Liverpool Sound and Vision Rating 8.5/10
To come across Jupiter Falls was to open yourself up to the unknown revelation, the reveal of the heavy pound was enough to spark interest, to feel the pulse was to fall in love, now as the band from Leeds open up their souls, as they rip open the bleeding metal once in their new album, Faces In The Sand Part One. The ravaging nature of desire is in absolute full flow; it is call of the wild, of the raw and the passionate that makes the group one of the most dynamic and interesting British metal bands to hurl themselves at the genre in some time.
Jupiter Falls’ James Hart, Deano Silk, Zachari Daniels, Dan Clark and Luke Hatfield have taken stock of the past glory and moved onwards, the deep forest of metal now their hunting ground, and in a genre heavily dominated by the twin gods of the elder statesmen such as Metallica and Iron Maiden or the legislators of the breed that make Scandinavian metal feel as though they are the true inheritors of the music. Jupiter Falls place a huge marker down the middle and are carefully and with upmost respect, shoving them aside and painstakingly taking over their once unheralded futures.
There is so much to revel in whilst listening to Jupiter Falls, the sense of progressive is floated about like a whisper in a thunderstorm and yet as clear to the fan as a bolt of lightning striking a clear empty desert, the overwhelming ability to paint a picture using the very ground, the study of intricate levels of passion to convey beyond the representation in the frame; Faces In The Sand Part One is that examination of just exactly what good quality metal from the British shores can be like.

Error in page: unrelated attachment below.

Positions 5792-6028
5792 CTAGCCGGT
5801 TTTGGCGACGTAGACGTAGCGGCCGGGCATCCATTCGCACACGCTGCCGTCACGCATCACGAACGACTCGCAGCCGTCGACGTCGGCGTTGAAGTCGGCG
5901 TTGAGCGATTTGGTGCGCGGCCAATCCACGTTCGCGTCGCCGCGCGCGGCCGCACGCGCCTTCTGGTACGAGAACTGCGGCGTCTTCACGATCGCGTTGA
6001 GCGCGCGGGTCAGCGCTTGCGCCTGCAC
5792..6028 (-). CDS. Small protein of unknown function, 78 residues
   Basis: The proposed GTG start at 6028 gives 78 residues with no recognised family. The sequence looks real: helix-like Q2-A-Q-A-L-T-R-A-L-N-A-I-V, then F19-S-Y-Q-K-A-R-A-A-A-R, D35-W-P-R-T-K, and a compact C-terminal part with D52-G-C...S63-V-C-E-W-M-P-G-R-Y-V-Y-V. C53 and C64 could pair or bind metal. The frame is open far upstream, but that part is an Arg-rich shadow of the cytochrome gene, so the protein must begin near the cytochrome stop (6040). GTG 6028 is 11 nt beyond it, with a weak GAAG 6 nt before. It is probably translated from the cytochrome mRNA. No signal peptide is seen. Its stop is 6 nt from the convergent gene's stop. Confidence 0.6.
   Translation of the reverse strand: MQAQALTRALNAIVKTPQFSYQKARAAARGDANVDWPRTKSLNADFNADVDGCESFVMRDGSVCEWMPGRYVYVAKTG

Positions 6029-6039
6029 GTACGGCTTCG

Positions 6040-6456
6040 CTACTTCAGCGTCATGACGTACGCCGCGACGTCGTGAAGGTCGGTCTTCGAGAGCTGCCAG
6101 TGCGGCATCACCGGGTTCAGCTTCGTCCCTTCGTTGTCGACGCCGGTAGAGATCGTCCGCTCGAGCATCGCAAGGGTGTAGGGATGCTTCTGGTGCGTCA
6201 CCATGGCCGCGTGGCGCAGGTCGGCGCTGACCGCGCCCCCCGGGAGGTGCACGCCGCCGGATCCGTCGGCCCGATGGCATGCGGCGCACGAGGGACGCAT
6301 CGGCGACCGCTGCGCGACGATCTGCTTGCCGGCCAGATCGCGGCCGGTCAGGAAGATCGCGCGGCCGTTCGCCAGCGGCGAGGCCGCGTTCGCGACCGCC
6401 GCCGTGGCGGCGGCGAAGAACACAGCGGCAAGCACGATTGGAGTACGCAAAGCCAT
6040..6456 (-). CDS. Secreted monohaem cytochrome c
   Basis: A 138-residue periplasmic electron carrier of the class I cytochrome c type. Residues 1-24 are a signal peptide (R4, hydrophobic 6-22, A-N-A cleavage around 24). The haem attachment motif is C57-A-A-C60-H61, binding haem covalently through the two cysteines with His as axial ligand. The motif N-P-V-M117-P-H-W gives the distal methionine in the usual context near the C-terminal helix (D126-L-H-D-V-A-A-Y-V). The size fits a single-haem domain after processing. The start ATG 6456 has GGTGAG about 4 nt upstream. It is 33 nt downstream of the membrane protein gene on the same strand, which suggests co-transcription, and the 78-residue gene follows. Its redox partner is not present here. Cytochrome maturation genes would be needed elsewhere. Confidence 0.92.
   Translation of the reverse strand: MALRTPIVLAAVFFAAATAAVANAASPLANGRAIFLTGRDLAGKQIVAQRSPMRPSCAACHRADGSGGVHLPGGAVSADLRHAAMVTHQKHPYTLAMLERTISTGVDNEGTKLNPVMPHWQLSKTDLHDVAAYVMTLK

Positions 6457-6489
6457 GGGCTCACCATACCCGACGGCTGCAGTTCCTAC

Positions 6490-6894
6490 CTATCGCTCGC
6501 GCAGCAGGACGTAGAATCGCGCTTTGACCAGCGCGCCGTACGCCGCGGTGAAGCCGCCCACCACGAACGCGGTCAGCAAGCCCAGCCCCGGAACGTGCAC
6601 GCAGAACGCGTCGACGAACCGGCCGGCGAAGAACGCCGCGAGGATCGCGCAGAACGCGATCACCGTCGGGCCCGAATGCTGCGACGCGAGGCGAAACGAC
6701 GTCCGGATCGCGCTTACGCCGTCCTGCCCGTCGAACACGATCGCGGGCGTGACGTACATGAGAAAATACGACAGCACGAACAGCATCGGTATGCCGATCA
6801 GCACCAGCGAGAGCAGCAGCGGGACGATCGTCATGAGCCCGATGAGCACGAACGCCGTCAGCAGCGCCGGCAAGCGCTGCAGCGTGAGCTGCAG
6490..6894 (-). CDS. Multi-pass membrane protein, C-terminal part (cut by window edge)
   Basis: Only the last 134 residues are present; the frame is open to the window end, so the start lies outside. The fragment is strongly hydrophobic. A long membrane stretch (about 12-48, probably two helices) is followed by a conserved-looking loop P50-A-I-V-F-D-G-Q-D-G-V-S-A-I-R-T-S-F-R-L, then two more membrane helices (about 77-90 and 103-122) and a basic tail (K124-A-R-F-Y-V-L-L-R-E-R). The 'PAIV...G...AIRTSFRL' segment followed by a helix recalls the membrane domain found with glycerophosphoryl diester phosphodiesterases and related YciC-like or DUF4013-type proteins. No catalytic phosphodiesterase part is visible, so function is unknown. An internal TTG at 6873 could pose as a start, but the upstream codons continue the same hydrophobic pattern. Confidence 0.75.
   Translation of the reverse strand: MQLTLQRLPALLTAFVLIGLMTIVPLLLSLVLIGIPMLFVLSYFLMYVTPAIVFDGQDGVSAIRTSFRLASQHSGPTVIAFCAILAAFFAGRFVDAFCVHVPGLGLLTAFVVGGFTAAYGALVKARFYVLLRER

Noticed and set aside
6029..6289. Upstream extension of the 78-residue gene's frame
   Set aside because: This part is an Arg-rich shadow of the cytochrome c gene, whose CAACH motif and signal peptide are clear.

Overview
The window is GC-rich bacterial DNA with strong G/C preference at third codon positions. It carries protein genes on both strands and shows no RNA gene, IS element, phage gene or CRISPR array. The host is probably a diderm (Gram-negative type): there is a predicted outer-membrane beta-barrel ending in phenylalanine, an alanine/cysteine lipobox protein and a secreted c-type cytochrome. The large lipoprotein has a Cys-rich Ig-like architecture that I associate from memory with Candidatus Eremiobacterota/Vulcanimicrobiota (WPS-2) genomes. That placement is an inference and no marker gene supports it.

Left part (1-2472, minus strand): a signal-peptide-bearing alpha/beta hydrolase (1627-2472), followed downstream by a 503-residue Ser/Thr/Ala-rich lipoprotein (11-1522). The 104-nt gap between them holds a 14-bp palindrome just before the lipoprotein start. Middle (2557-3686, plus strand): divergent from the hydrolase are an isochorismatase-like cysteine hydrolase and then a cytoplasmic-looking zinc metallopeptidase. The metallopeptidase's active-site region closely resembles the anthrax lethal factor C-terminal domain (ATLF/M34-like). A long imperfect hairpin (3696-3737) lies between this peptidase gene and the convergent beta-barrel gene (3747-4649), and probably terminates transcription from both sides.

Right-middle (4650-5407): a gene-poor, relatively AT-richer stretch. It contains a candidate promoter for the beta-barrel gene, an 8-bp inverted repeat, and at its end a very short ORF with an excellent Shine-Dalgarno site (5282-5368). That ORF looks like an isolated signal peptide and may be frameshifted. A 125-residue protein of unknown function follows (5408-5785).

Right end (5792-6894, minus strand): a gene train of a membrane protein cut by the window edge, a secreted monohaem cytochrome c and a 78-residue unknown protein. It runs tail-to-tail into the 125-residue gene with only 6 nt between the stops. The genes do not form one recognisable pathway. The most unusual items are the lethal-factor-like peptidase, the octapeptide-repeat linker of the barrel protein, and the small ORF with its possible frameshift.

In tracks such as It’s Your Problem Now, See You On The Other Side, This Is A War We Cannot Win and Sickened, the crew of Jupiter Falls fight the battle with style, with terror stalking the jungle; no matter how much you love the old guard or hail the Nordic warriors who have set up camp on the horizon, there is something immensely satisfying in hearing a band who epitomise what was once an unalienable right, to be considered amongst the best of the new breed of metal.
Ian D. Hall